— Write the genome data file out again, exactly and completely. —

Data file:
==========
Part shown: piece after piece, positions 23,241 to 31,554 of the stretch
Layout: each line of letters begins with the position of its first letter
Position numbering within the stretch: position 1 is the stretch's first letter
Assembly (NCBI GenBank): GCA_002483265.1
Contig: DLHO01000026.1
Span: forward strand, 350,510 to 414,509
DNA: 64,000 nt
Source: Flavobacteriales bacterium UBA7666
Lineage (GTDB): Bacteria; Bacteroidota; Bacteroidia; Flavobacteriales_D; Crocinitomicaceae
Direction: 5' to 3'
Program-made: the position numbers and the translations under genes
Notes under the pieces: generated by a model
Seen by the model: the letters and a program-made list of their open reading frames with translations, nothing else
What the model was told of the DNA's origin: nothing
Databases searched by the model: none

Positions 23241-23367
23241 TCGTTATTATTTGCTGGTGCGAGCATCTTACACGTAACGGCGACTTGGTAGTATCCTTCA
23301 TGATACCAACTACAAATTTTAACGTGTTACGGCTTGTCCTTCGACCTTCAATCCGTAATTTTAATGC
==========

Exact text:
Part shown: piece after piece, positions 23,241 to 31,554 of the stretch
Layout: each line of letters begins with the position of its first letter
Position numbering within the stretch: position 1 is the stretch's first letter
Assembly (NCBI GenBank): GCA_002483265.1
Contig: DLHO01000026.1
Span: forward strand, 350,510 to 414,509
DNA: 64,000 nt
Source: Flavobacteriales bacterium UBA7666
Lineage (GTDB): Bacteria; Bacteroidota; Bacteroidia; Flavobacteriales_D; Crocinitomicaceae
Direction: 5' to 3'
Program-made: the position numbers and the translations under genes
Notes under the pieces: generated by a model
Seen by the model: the letters and a program-made list of their open reading frames with translations, nothing else
What the model was told of the DNA's origin: nothing
Databases searched by the model: none

Positions 23241-23367
23241 TCGTTATTATTTGCTGGTGCGAGCATCTTACACGTAACGGCGACTTGGTAGTATCCTTCA
23301 TGATACCAACTACAAATTTTAACGTGTTACGGCTTGTCCTTCGACCTTCAATCCGTAATTTTAATGC